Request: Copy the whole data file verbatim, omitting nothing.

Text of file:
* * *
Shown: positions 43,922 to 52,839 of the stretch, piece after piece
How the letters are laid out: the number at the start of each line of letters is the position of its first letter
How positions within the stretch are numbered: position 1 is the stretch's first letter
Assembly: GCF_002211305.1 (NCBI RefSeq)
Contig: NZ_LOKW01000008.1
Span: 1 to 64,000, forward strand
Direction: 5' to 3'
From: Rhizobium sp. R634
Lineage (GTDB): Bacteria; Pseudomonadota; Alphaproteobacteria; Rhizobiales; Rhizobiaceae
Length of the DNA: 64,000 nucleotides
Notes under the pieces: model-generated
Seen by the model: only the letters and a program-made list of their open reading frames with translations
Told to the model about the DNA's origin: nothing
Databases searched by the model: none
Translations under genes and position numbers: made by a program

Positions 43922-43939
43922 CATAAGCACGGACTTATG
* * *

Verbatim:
Shown: positions 43,922 to 52,839 of the stretch, piece after piece
How the letters are laid out: the number at the start of each line of letters is the position of its first letter
How positions within the stretch are numbered: position 1 is the stretch's first letter
Assembly: GCF_002211305.1 (NCBI RefSeq)
Contig: NZ_LOKW01000008.1
Span: 1 to 64,000, forward strand
Direction: 5' to 3'
From: Rhizobium sp. R634
Lineage (GTDB): Bacteria; Pseudomonadota; Alphaproteobacteria; Rhizobiales; Rhizobiaceae
Length of the DNA: 64,000 nucleotides
Notes under the pieces: model-generated
Seen by the model: only the letters and a program-made list of their open reading frames with translations
Told to the model about the DNA's origin: nothing
Databases searched by the model: none
Translations under genes and position numbers: made by a program

Positions 43922-43939
43922 CATAAGCACGGACTTATG